Library. You join the Library and choose some outlawed vegetables you want
to grow and they `lend' you a few seeds. Over the past couple of years we've
been experimenting and saving the seeds of vegetables that have done well on our
site. One of these is the French Climbing Bean `Cherokee Trail of Tears'.
In 1838, the Cherokee Indians of North America were forced off their lands
by European settlers. The move became an infamous death march; thousands
died travelling over the mountains through the winter in appalling conditions. Some
of the tribe carried with them a climbing bean with small shiny black seeds, and
this became known as the Trail of Tears beans.
Just 3 corporations control a quarter of the world's entire seed market:
Monsanto, Dupont and Syngenta. The corporations that have been steadily buying up all
your favourite garden seed companies are the very same bio-tech giants that are trying
to get us all to eat their genetically modified greens. According to one seed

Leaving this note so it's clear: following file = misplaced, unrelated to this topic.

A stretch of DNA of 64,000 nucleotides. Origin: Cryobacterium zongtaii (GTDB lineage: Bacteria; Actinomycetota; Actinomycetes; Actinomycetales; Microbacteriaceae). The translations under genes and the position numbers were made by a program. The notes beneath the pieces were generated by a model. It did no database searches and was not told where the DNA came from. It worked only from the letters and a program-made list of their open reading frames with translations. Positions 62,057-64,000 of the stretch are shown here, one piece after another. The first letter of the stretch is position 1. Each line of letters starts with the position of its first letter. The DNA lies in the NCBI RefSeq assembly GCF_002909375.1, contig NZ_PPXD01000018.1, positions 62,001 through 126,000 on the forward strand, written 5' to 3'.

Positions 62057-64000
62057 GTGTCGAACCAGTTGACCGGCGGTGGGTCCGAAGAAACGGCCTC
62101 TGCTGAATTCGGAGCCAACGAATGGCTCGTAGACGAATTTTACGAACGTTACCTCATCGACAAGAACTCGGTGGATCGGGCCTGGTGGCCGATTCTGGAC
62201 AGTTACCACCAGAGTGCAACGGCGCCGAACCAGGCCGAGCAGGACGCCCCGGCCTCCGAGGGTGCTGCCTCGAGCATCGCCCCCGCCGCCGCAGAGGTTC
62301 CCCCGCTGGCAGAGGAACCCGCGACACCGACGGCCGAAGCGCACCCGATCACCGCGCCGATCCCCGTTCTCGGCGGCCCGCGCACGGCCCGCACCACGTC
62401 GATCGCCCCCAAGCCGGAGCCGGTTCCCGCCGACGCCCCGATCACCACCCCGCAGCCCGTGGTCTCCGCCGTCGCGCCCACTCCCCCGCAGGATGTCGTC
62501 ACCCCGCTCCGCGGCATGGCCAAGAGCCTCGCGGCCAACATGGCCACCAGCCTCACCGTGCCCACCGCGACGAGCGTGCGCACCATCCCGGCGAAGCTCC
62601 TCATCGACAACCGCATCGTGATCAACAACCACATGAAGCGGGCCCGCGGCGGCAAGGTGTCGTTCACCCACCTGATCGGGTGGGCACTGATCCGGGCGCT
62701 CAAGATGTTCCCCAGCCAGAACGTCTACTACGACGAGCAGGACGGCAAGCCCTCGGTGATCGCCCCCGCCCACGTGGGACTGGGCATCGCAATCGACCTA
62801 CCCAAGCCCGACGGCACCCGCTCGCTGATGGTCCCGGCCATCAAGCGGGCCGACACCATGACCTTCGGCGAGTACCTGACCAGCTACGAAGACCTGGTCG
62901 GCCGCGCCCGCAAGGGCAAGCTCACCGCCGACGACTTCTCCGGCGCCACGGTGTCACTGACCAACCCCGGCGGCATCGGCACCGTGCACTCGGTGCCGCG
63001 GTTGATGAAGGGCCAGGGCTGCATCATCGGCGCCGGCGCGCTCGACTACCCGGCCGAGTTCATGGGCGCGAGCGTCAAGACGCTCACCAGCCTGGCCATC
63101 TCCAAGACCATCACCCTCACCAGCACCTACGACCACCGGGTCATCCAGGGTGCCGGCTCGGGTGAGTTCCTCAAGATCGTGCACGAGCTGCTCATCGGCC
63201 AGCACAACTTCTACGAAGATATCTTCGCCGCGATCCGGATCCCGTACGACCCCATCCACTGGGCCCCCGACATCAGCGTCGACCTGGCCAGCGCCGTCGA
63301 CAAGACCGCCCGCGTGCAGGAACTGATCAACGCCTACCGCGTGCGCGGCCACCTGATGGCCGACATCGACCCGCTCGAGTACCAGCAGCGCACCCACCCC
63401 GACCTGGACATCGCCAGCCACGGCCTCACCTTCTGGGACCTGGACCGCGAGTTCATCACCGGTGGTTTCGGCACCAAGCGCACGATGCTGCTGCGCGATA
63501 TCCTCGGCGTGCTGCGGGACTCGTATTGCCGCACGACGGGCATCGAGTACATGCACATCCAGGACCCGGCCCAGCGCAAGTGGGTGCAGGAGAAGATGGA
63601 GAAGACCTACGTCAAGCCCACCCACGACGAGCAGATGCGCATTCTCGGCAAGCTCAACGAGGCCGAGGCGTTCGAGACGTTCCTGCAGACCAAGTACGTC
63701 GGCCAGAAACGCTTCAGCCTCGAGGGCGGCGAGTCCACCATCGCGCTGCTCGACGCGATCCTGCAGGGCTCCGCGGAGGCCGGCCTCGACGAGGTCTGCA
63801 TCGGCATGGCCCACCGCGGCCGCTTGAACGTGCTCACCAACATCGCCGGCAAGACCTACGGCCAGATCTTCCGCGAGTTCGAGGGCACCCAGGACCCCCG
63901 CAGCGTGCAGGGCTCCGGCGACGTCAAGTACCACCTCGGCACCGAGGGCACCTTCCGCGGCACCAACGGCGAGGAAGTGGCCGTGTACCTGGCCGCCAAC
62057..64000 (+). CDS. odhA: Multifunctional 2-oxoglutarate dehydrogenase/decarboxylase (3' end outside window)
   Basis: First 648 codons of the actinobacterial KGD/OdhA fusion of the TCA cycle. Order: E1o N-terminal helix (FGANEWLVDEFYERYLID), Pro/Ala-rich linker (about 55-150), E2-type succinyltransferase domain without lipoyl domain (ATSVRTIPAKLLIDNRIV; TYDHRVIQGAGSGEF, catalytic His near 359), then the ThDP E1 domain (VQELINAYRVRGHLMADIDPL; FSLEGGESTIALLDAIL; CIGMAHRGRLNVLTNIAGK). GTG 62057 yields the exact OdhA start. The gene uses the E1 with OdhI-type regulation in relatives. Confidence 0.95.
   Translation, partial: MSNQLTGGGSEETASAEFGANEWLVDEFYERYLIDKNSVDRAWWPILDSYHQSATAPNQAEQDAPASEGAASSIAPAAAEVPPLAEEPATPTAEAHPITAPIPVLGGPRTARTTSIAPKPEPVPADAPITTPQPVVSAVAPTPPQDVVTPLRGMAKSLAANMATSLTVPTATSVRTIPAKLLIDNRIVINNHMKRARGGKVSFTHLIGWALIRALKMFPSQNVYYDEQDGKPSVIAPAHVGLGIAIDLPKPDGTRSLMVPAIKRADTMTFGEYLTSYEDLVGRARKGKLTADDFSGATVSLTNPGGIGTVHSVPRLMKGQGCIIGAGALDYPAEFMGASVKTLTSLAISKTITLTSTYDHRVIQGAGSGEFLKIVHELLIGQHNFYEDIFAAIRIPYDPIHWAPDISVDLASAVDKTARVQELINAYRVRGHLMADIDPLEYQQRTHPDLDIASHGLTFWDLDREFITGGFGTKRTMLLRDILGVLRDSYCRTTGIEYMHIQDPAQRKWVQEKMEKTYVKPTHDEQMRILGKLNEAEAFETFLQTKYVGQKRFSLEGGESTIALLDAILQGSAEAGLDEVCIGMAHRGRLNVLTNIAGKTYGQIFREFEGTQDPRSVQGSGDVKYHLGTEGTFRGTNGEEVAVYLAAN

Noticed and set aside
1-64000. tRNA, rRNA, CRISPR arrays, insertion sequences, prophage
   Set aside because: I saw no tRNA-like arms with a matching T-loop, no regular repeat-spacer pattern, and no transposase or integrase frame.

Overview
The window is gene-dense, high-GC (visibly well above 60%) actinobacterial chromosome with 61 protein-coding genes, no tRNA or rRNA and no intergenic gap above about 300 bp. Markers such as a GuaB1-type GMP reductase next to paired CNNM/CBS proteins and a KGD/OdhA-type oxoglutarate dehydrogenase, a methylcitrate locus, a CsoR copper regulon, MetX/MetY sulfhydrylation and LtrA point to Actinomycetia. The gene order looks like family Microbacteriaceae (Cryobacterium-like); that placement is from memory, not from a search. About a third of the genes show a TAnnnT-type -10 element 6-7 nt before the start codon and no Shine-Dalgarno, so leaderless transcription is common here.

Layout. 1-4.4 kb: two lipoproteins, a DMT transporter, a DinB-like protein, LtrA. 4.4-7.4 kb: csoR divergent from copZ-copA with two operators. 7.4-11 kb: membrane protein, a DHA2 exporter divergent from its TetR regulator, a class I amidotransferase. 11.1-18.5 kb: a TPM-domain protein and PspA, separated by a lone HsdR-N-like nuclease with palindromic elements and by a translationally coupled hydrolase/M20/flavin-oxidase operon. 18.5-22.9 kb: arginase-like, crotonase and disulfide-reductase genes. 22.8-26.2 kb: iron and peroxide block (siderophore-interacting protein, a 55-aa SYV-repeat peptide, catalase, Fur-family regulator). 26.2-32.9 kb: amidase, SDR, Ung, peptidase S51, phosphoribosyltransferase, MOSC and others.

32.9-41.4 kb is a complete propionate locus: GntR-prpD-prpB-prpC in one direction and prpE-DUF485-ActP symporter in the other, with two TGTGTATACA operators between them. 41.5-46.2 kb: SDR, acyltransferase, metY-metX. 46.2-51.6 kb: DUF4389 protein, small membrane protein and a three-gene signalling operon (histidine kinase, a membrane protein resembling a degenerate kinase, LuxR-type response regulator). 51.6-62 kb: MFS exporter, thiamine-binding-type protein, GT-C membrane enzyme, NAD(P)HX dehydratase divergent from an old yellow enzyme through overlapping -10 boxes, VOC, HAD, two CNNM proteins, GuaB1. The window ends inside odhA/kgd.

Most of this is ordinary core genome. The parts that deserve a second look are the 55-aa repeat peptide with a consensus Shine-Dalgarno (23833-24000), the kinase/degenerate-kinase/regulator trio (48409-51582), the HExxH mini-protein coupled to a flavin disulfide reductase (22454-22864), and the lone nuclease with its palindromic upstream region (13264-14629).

corporation owner "seeds are software. And we have the seeds." As Bob Sherman
from Henry Doubleday spells out "The risk of concentrating so much commerical
power into the hands of one corporate empire is that we have become subject to
the dreams and aspirations of a very few people. Do they care about bio-diversity?
Not as much, I suspect, as they do about profit."
And there's not as much profit in selling seeds to gardeners as there is
to farmers, and farmers want plants that are ready to harvest all at once and crops
that travel the long distances to the supermarket (like tomatoes with hard skins
rather than varieties that go squishy.) Supermarkets want uniformity _ but gardeners
don't want gluts and it doesn't matter to them if a tomato has a thin skin.
It's not just vegetable varieties that are disappearing, but our fruit trees as
well. Over the last 30 years 60% of our apple orchards have been destroyed and in
1996 we imported 434,000 tonnes of apples, nearly half from outside Europe!
In 1999 the British Independent Fruit Growers' Association sent
questionnaires to growers who supply supermarkets. Nearly a third of them reported they
had been forced to grub up productive orchards because the superstore chains had
suddenly decided to change the varieties they sold. Not that you're likely to find
much choice. Even though there are 2,300 apple varieties and 550 pear varieties in
the National Fruit Collection, just two apple and three pear varieties now
dominate UK orchards. Infact you're more likely to find apples in the supermarket that
have been flown in from New Zealand or South Africa than locally produced.
So we did a bit of research and came up with a few apple varieties that
you would have once found in East Sussex _ Anyone fancy a Forge, Lady Sudeley
or Knobby Russet?